A letter to my daughter, about being a firstborn.
[Okay, the numbering thing is complicated. You’re not the first baby, but you will be the first born. I guess. Sort of. I’m not saying I don’t feel conflicted to write to you about being a firstborn, but it’s important, and real life is what happens in the tension between life and death.]
Since both your parents are firstborns in every sense of the word, you are coming into a very earnest household. Sometimes we come home from a social event and share a knowing glance, one of us grimacing and saying, “We were way too intense for that situation…” We get really wound up about things. We joke that our two family mottos are, “go big or go home,” and “I saw that working out differently in my mind.” Who even has one, let alone two, family mottos? Firstborns, that’s who. Experts say that two oldest children usually make an awful combination for marriage, and in some ways they may be right, but neither one of us thinks we could truly respect and relate to a non-firstborn in the ways needed to build a marriage and family together. (We love our younger siblings ferociously and you have the best aunt-and-uncle lineup known to man, but we also believe they have danced through a life we had to pioneer. Every firstborn feels this way, even if it isn’t always true.) I have often wondered if you will have a double-dose of whatever it is that makes us firstborns so fierce.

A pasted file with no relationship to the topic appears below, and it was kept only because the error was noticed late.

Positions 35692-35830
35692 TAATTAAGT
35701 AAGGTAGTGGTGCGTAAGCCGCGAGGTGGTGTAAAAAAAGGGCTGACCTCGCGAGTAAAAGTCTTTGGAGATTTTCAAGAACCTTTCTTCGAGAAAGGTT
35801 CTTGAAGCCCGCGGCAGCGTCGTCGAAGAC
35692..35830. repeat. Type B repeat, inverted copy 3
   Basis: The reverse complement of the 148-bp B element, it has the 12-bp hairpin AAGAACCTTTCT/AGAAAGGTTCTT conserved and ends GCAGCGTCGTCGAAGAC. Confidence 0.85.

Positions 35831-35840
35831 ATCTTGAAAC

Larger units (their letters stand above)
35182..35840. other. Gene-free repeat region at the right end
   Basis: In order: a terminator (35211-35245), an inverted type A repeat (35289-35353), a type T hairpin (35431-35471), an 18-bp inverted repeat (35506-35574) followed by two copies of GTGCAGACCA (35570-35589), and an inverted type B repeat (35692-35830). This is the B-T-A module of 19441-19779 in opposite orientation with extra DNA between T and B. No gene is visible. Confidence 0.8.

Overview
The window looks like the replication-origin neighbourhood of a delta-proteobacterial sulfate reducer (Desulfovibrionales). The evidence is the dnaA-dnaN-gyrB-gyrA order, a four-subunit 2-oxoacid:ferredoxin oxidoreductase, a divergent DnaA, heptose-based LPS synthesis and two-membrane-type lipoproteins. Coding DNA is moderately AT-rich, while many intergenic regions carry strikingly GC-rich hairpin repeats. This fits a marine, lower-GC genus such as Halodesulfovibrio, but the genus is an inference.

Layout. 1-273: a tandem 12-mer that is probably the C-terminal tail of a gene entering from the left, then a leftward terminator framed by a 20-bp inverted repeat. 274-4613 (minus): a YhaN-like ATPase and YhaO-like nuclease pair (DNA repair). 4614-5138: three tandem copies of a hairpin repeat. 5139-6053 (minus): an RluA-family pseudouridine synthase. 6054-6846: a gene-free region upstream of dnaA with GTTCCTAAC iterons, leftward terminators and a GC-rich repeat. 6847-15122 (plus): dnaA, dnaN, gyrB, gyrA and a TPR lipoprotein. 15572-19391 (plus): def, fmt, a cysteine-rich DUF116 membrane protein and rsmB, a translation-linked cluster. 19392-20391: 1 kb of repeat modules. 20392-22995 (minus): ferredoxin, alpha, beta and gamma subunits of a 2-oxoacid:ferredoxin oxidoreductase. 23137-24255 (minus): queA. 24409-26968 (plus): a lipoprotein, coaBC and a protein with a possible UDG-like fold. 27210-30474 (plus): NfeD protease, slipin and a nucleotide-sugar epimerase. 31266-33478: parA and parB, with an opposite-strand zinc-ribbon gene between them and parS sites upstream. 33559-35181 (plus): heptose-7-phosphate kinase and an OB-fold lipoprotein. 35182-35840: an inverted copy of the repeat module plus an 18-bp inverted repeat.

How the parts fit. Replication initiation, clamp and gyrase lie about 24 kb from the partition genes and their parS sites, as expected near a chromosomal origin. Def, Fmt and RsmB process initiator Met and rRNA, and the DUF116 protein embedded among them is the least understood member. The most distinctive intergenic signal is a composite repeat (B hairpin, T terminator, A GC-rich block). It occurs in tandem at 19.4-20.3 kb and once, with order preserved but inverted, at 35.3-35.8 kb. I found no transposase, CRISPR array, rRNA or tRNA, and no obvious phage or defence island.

Because you’ll be the first baby to join us here, we don’t have a life-pattern that includes children yet. Many things will change – gloriously. I wonder what it will be like. I have lots of moments where I think about bundling you up to go exploring and hunting with your dad. (It will be really important for him that you at least try to like it. He will probably give you lots of donuts to help make it special.) I think about reading all our favorite stories out loud at bedtime, braiding your hair, and teaching you all the songs from The Sound of Music. Maybe someday we will hunker down in a blizzard and I will pull out the bin of long needles I have from my great-grandma so I can teach you to knit, just like the snowstorm when my mom taught me? So it’s not that I don’t think about the everyday parts of having you here… It’s just that some days, like today, I think about you in my INTENSE FIRSTBORN BRAIN, which says “I CAN’T BELIEVE I EVER THINK ABOUT PAINTING TOENAIL POLISH WITH THIS CHILD WHEN THERE ARE SO MANY BIG THINGS LIKE DEATH AND CORPORATIONS AND MERCY IN THIS WORLD.”